Senator Dianne Feinstein, an ‘icon for women in politics,’ dies at 90

Chicago
By Chicago 11 Min Read

SAN FRANCISCO — Senator Dianne Feinstein has died at 90 years old, her office has confirmed. Her career was one of many firsts. She was the first woman president of the San Francisco Board of Supervisors, the first woman mayor of San Francisco, and one of two of the first women elected to the U.S. Senate from California.

James Sauls, chief of staff to Sen. Feinstein, released the following statement:

“Sadly, Senator Feinstein passed away last night at her home in Washington, D.C. Her passing is a great loss for so many, from those who loved and cared for her to the people of California that she dedicated her life to serving. Senator Feinstein never backed away from a fight for what was just and right. At the same time, she was always willing to work with anyone, even those she disagreed with, if it meant bettering the lives of Californians or the betterment of our nation. There are few women who can be called senator, chairman, mayor, wife, mom and grandmother. Senator Feinstein was a force of nature who made an incredible impact on our country and her home state. She left a legacy that is undeniable and extraordinary. There is much to say about who she was and what she did, but for now, we are going to grieve the passing of our beloved boss, mentor and friend.”

Senator Chuck Schumer once said of Feinstein, “She’s a legend. A legend in California as the first woman senator. A legend in the Senate. She was the leader on so many different issues.”

Born Dianne Goldman in San Francisco on June 22, 1933, she was raised by a Russian Orthodox mother and Jewish father. She worshipped at Temple Emanuel Synagogue and graduated from San Francisco’s Convent of the Sacred Heart, a Roman Catholic all girls’ high school. She was in the glee club, ballet, camera club and athletics.

Feinstein went on to study at Stanford University where she graduated in 1955 and was later married three times.

She had her only daughter, Katherine, with her first husband, who she divorced after three years.

In 1962, she married her second husband, Bertram Feinstein, who died in 1978 of colon cancer, just months before Feinstein became San Francisco mayor.

In 1980, Feinstein married her third husband, investment banker Richard Blum. She remained with him until his death from cancer in 2022.

Feinstein’s first foray into politics came in 1960 when then-Gov. Pat Brown appointed her to the California Women’s Parole Board. But it was in 1969, at the age of 35, that Feinstein first held public office, winning a seat on the San Francisco Board of Supervisors.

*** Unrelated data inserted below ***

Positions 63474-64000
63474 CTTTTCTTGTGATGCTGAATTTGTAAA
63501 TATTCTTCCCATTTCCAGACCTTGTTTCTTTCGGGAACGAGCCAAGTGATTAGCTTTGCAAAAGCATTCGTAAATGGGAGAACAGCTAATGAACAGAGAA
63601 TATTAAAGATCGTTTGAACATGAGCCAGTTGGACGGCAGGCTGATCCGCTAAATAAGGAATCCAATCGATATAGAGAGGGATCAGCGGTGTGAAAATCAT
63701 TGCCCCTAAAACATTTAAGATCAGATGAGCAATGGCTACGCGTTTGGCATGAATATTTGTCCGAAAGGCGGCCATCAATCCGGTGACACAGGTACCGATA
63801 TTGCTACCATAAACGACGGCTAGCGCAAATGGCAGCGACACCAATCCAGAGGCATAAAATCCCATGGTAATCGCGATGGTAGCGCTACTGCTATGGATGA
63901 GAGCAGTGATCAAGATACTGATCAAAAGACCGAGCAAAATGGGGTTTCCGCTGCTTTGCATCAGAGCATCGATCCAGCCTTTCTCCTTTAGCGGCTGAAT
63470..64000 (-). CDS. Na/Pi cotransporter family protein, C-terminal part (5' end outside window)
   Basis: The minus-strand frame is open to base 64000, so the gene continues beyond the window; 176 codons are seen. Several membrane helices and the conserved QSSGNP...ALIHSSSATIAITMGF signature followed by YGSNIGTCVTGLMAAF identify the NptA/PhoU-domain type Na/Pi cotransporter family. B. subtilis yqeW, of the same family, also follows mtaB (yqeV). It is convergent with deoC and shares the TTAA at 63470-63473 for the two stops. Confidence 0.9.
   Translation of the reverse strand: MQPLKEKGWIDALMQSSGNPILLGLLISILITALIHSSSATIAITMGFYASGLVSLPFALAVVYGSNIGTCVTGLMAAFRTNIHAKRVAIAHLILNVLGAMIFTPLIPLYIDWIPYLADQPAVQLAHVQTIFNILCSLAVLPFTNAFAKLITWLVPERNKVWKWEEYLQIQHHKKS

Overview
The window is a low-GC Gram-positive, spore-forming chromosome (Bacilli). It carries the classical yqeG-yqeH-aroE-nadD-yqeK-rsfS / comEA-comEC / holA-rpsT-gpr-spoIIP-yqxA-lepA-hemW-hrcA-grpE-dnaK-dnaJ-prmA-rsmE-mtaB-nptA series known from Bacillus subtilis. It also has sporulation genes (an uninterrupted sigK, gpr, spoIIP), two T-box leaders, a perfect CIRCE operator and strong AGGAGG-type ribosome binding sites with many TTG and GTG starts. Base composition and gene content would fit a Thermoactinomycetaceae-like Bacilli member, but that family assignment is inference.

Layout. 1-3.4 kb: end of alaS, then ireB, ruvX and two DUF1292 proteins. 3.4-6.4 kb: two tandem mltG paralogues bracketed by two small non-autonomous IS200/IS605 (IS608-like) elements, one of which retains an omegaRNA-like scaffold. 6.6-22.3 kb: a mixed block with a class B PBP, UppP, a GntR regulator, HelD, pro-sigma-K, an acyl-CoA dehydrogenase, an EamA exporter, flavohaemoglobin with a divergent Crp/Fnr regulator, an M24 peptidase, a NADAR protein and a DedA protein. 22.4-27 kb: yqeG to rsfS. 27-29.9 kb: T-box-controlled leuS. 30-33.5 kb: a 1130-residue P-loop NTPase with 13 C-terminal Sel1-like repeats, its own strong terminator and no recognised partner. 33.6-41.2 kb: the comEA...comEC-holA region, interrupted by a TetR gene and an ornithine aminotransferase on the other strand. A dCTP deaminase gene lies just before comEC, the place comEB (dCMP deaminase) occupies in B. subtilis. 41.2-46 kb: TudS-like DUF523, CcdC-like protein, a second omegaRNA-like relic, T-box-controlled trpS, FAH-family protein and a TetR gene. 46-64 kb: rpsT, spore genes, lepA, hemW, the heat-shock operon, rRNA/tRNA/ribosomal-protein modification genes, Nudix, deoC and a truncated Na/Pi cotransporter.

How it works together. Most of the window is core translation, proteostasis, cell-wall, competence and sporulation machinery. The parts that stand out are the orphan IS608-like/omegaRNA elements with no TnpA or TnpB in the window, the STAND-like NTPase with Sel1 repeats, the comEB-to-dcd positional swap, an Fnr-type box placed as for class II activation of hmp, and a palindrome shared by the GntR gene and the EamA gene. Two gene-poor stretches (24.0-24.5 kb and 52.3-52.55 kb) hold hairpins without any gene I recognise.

Former San Francisco Mayor Willie Brown was in the state Senate at the time. He recalled meeting Feinstein during those years.

“I remember that I was trying to get a house here in San Francisco, when they wouldn’t allow Black people easily to get houses,” he said. “And there was a demonstration and this angular tall, great looking white woman pushing a baby stroller with a little kid in it, who nobody knew anything about, came out to participate in the protest. That was Dianne Feinstein! And it was that long ago, and so I am a great admirer.”

In the 1970s, while serving as the first female president of the Board of Supervisors, Feinstein ran twice for mayor, but lost. She had decided to not run again, when tragedy struck the city.

The tragic assassination of San Francisco Mayor George Moscone by Supervisor Dan White in 1978 put Feinstein in the job. In 1979, Feinstein won her first full term as mayor and began reshaping the city.

During the decade she served, she survived a recall attempt, lead mostly by detractors of her proposal to ban handguns in San Francisco. She oversaw the remaking of the city’s skyline, which some decried as the Manhattan-ization of San Francisco, also oversaw a raucous 1984 Democratic National Convention and saved the city’s cable car system.

“The cable cars still running!” Brown exclaimed. “Cause of Dianne.”

Feinstein rose to power as a crisis gripped the city’s gay community. A disease that would later be called AIDS, killed thousands of gay men. Hoping to save lives, Feinstein ordered the city’s bathhouses closed. A risky move, considering the political power of the gay community at the time.